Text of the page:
25 - 27 Months

Obsessed with colour-matching right now? Try these activities

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Between 26 and 29 months, children begin to match black and white objects together, and some can integrate primary colours as well. Black and white pipe cleaners, craft pom poms, and popsicle sticks with their tips painted all work well for colour matching activities. 

Here are some ways to practice colour matching:

  • Use three objects—two black, one white—that are exactly the same aside from their colour. 
  • Place them in front of your child and say “let’s find the two that are the same”.
  • If they’re able to, ask why they chose the two they did. They may not be able to explain their thinking quite yet, but then again, they may surprise you 😉
  • Try placing one white object into a container and a similar black object into another. Then, hand your child a small collection of objects in both black and white, and ask your child “do you want to try? Which container do you think these go into?”
  • Add a primary colour to the mix: for example, give your child one white object and two red ones and repeat the container activity. Comparing two primary colours, like red against yellow, often comes a little later—typically between 29 and 33 months.
  • If you have a checkerboard, ask your child to match the red and black pieces to the squares on the board. Give your child only a few pieces to start, then add more as they go.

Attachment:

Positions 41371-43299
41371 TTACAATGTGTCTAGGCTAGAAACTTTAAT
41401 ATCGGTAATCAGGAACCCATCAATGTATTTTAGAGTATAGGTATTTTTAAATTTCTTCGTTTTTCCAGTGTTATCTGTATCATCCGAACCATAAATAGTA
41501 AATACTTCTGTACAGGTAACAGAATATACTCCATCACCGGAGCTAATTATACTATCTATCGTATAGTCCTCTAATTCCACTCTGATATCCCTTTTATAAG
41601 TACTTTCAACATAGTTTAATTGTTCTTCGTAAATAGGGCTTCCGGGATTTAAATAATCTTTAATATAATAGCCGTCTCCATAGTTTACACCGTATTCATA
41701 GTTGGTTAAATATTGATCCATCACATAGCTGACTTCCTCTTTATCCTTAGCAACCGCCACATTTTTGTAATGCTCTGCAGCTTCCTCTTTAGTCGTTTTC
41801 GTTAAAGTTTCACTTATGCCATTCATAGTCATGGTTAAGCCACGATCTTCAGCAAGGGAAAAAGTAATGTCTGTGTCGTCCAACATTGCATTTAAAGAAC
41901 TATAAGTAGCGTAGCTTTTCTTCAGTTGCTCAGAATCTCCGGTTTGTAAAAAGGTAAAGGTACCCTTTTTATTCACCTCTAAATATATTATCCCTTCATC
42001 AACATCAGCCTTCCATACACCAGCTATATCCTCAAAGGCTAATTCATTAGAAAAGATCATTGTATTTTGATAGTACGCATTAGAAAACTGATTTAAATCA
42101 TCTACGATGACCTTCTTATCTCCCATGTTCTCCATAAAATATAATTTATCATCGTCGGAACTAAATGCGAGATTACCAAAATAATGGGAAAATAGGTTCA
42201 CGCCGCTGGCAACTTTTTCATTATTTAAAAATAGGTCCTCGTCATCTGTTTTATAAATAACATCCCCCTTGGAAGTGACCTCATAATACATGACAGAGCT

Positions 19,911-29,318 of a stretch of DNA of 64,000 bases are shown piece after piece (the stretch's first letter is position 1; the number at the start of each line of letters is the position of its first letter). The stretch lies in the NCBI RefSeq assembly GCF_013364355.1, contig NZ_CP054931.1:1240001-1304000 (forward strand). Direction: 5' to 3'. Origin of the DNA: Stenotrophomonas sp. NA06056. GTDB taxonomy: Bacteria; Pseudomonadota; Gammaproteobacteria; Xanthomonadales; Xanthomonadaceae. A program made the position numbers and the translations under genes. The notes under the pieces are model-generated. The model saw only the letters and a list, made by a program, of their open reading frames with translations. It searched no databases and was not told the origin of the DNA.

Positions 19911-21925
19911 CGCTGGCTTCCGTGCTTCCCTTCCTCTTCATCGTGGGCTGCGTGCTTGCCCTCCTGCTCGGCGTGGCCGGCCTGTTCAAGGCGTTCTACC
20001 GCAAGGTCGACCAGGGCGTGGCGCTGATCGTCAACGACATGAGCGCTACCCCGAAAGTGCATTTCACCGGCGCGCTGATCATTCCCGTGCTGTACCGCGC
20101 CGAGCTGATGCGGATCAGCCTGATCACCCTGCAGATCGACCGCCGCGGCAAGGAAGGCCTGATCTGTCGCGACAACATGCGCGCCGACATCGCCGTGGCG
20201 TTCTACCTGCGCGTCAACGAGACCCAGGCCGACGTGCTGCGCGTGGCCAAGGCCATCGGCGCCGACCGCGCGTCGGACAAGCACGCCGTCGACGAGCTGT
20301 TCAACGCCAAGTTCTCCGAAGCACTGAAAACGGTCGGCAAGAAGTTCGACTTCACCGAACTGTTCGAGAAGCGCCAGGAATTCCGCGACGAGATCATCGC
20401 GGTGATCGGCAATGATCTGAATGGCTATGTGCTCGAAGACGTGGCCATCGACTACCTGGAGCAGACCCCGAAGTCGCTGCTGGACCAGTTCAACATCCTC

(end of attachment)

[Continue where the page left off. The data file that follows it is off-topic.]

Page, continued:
At around 33 months, children can often match three to five objects of the same colour. Here are a couple of fun colour sorting activities you can try with your child:

  • Gather together some multicoloured craft pom poms, a pair of child-friendly tweezers, and an egg carton. With marker or paint, draw colours in the carton that match the pom poms, and show your child how to start sorting the pom poms by colour. You can also sort them by size.
  • Create a found object colour wheel. Gather objects from around your house in all the colours of the rainbow. Place one item of each in colour in a circular pattern on the floor. Ask your child to then group the rest of the items by like colours, creating a beautiful rainbow pattern. The end result is aesthetically pleasing and the work along the way provides meaningful colour learning experiences for your child.   
  • Combine fine-motor work and colour matching with a sensory bin scoop-and-sort game. Add water and small floating objects (plastic blocks or eggs, foam shapes, flowers and leaves, etc.) in an assortment of colours to a sensory table or large, shallow bin. Provide your child with a slotted metal or wooden spoon and cups that are colour coordinated with the items in the bin (coloured silicone muffin cups or clear cups with markings signifying which colour they go with work well). Show your child how to scoop the items from the bin with the spoon and place them into the corresponding cup.

The Drop and Match Dot Catcher is a great tool for practicing colour matching, hand-eye coordination, and fine motor skills.

  • First, let your child drop the dots into the board however they want before you suggest any kind of colour matching.
  • Then group the dots into colour stacks and identify them (“these dots are all red”).
  • Try creating a row of all red dots (left to right) to match the red-ringed slots, and see if your child wants to create the next coloured row on top of yours.
  • Next, try making a column, counting as you drop each dot, and ask your child to create the next column.
  • Lots of practice working the release mechanism to let the dots drop out will probably be extra exciting for your child 🎉

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Posted in: 25 - 27 Months, Colors, Matching, Playtime & Activities, Sort, Child Development

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